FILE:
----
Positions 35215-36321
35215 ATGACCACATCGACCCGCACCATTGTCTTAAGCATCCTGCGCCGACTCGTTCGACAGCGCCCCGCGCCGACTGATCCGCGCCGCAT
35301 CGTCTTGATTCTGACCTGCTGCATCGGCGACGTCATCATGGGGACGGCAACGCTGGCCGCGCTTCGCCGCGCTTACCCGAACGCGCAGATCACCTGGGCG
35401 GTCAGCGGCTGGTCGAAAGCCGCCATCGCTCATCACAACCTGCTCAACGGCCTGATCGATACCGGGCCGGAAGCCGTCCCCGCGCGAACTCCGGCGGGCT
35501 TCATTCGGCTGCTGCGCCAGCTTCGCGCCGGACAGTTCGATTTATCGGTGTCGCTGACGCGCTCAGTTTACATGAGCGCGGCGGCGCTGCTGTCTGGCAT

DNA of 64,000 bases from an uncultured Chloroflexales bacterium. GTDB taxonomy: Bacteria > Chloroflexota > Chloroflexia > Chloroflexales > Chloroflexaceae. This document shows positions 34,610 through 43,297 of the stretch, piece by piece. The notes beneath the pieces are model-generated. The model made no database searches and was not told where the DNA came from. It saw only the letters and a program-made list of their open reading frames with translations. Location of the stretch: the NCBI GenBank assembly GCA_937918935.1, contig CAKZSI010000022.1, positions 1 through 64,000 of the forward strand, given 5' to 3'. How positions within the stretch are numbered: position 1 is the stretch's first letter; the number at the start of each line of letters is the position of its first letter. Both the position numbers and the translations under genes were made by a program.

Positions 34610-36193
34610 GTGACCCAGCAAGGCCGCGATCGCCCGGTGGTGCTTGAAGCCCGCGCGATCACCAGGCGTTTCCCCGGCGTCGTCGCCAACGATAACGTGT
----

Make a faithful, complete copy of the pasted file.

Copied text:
Positions 35215-36321
35215 ATGACCACATCGACCCGCACCATTGTCTTAAGCATCCTGCGCCGACTCGTTCGACAGCGCCCCGCGCCGACTGATCCGCGCCGCAT
35301 CGTCTTGATTCTGACCTGCTGCATCGGCGACGTCATCATGGGGACGGCAACGCTGGCCGCGCTTCGCCGCGCTTACCCGAACGCGCAGATCACCTGGGCG
35401 GTCAGCGGCTGGTCGAAAGCCGCCATCGCTCATCACAACCTGCTCAACGGCCTGATCGATACCGGGCCGGAAGCCGTCCCCGCGCGAACTCCGGCGGGCT
35501 TCATTCGGCTGCTGCGCCAGCTTCGCGCCGGACAGTTCGATTTATCGGTGTCGCTGACGCGCTCAGTTTACATGAGCGCGGCGGCGCTGCTGTCTGGCAT

DNA of 64,000 bases from an uncultured Chloroflexales bacterium. GTDB taxonomy: Bacteria > Chloroflexota > Chloroflexia > Chloroflexales > Chloroflexaceae. This document shows positions 34,610 through 43,297 of the stretch, piece by piece. The notes beneath the pieces are model-generated. The model made no database searches and was not told where the DNA came from. It saw only the letters and a program-made list of their open reading frames with translations. Location of the stretch: the NCBI GenBank assembly GCA_937918935.1, contig CAKZSI010000022.1, positions 1 through 64,000 of the forward strand, given 5' to 3'. How positions within the stretch are numbered: position 1 is the stretch's first letter; the number at the start of each line of letters is the position of its first letter. Both the position numbers and the translations under genes were made by a program.

Positions 34610-36193
34610 GTGACCCAGCAAGGCCGCGATCGCCCGGTGGTGCTTGAAGCCCGCGCGATCACCAGGCGTTTCCCCGGCGTCGTCGCCAACGATAACGTGT